ILOILO CITY — The Western Visayas office of the Department of Environment and Natural Resources (DENR) had recommended the lifting of a moratorium on titling of lots in the world famous resort Boracay Island.
In a five-page memo to Environment Secretary Roy Cimatu, DENR Western Visayas chief Jim Sampulna recommended the lifting of the six-year moratorium on processing of application for and issuance of land titles in the 1,032-hectare island famous for its white sand beaches.
Sampulna said lifting the moratorium would help resolve land ownership disputes in Boracay and help improve the island’s economy.
Only about a third of the island (292 ha), originally belonging to the heirs of Ciriaco Tirol, are titled, according to the DENR.
Most land claimants in Boracay pay tax declarations, many for more than 30 years, as proof of ownership or rights over lots.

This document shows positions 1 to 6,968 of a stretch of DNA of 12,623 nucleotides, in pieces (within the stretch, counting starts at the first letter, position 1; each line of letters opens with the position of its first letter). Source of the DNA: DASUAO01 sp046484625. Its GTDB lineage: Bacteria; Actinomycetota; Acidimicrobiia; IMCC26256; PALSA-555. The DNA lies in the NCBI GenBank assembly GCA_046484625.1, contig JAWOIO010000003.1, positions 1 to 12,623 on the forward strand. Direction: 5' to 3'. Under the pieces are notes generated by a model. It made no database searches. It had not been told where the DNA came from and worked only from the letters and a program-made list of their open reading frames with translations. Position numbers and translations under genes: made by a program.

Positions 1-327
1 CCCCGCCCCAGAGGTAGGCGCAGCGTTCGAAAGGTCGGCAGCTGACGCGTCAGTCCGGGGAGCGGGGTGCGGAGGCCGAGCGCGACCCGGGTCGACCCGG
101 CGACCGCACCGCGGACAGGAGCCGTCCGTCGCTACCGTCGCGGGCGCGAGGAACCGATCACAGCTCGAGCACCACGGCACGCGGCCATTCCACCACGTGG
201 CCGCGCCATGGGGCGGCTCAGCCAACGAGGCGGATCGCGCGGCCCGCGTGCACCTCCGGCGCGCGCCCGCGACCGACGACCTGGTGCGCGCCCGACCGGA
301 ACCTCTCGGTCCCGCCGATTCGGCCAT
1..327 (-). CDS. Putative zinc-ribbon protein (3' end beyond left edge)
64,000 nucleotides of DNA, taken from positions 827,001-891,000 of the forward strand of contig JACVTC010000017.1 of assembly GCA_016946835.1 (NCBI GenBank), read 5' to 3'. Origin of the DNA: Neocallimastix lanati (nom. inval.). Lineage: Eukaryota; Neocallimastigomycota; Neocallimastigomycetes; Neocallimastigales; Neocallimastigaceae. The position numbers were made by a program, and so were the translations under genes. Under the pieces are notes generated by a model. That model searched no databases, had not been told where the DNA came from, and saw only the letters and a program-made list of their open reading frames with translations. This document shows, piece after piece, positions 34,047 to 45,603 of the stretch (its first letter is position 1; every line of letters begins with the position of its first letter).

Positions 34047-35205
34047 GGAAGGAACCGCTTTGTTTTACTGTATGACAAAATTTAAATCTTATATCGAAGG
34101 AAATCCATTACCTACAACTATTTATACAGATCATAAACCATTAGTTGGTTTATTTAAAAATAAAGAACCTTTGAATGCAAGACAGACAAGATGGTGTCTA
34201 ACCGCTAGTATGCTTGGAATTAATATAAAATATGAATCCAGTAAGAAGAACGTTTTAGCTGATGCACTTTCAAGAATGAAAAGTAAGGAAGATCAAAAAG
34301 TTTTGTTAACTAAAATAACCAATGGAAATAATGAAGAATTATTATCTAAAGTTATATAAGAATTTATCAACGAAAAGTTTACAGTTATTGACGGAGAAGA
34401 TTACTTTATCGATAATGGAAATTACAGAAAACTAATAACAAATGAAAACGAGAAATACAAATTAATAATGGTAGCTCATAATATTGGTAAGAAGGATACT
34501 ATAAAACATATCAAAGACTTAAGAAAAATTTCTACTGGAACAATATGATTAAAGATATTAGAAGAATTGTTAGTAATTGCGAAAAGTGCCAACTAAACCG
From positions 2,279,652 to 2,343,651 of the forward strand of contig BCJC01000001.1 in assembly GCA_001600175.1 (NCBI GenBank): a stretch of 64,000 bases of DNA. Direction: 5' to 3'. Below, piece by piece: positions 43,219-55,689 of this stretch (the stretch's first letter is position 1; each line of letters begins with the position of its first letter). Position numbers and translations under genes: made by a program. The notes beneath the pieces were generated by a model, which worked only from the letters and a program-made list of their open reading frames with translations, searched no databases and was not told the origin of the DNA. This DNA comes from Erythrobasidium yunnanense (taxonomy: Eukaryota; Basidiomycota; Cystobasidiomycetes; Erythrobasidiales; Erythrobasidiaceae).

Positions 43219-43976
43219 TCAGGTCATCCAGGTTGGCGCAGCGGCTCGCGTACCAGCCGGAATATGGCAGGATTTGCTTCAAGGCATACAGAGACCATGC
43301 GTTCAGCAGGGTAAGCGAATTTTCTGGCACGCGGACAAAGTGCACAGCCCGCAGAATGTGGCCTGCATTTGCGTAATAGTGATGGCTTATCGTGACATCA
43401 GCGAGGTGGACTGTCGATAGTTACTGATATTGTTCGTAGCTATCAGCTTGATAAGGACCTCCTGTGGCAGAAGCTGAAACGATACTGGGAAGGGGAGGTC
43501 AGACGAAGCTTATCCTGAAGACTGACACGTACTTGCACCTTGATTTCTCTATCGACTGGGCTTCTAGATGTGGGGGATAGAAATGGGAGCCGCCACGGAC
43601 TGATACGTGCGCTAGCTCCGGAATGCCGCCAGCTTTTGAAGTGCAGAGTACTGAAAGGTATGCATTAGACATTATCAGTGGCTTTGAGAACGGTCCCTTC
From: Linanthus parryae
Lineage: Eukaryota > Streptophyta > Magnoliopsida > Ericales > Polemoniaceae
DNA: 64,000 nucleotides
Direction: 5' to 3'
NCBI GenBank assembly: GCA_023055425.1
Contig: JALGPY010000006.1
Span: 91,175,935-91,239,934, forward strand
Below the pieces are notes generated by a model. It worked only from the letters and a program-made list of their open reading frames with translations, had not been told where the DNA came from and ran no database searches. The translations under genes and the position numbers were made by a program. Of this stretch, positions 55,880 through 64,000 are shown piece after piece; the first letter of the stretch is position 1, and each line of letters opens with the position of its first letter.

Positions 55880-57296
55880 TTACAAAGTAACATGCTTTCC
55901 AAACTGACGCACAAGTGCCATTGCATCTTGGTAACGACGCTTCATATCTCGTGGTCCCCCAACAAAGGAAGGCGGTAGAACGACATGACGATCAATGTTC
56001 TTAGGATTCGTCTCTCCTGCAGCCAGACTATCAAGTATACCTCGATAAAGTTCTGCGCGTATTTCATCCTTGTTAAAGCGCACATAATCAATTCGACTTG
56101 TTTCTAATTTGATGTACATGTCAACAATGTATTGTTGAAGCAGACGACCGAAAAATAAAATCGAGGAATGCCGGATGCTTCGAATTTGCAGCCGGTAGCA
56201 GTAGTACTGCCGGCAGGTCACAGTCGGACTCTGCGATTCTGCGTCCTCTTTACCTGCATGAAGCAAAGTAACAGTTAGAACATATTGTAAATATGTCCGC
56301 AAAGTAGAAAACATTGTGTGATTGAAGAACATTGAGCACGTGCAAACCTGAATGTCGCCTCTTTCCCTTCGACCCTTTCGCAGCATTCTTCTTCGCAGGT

Titling of lots in Boracay had been prohibited when areas on the island were declared as tourist and protected zones by the late dictator Ferdinand Marcos in 1978.
On May 22, 2006, then President Gloria Macapagal-Arroyo issued Proclamation No. 1064 which categorized nearly 629 ha of the island as alienable and disposable and the rest as forest land and protected areas.
But on March 23, 2011, then Environment Secretary Ramon Paje issued a memo suspending approval of survey plans, processing of public land title application and issuance of patents, according to Sampulna in his memo.
The boom in tourism had attracted property claimants and investors, pushing land prices upward. Lots now go for P15,000 to P50,000 per square meter if they’re near the beach and P5,000 to P15,000 per sq m if they’re inland.
In recent years, violent clashes had erupted between feuding claimants.
Subscribe to INQUIRER PLUS to get access to The Philippine Daily Inquirer & other 70+ titles, share up to 5 gadgets, listen to the news, download as early as 4am & share articles on social media. Call 896 6000.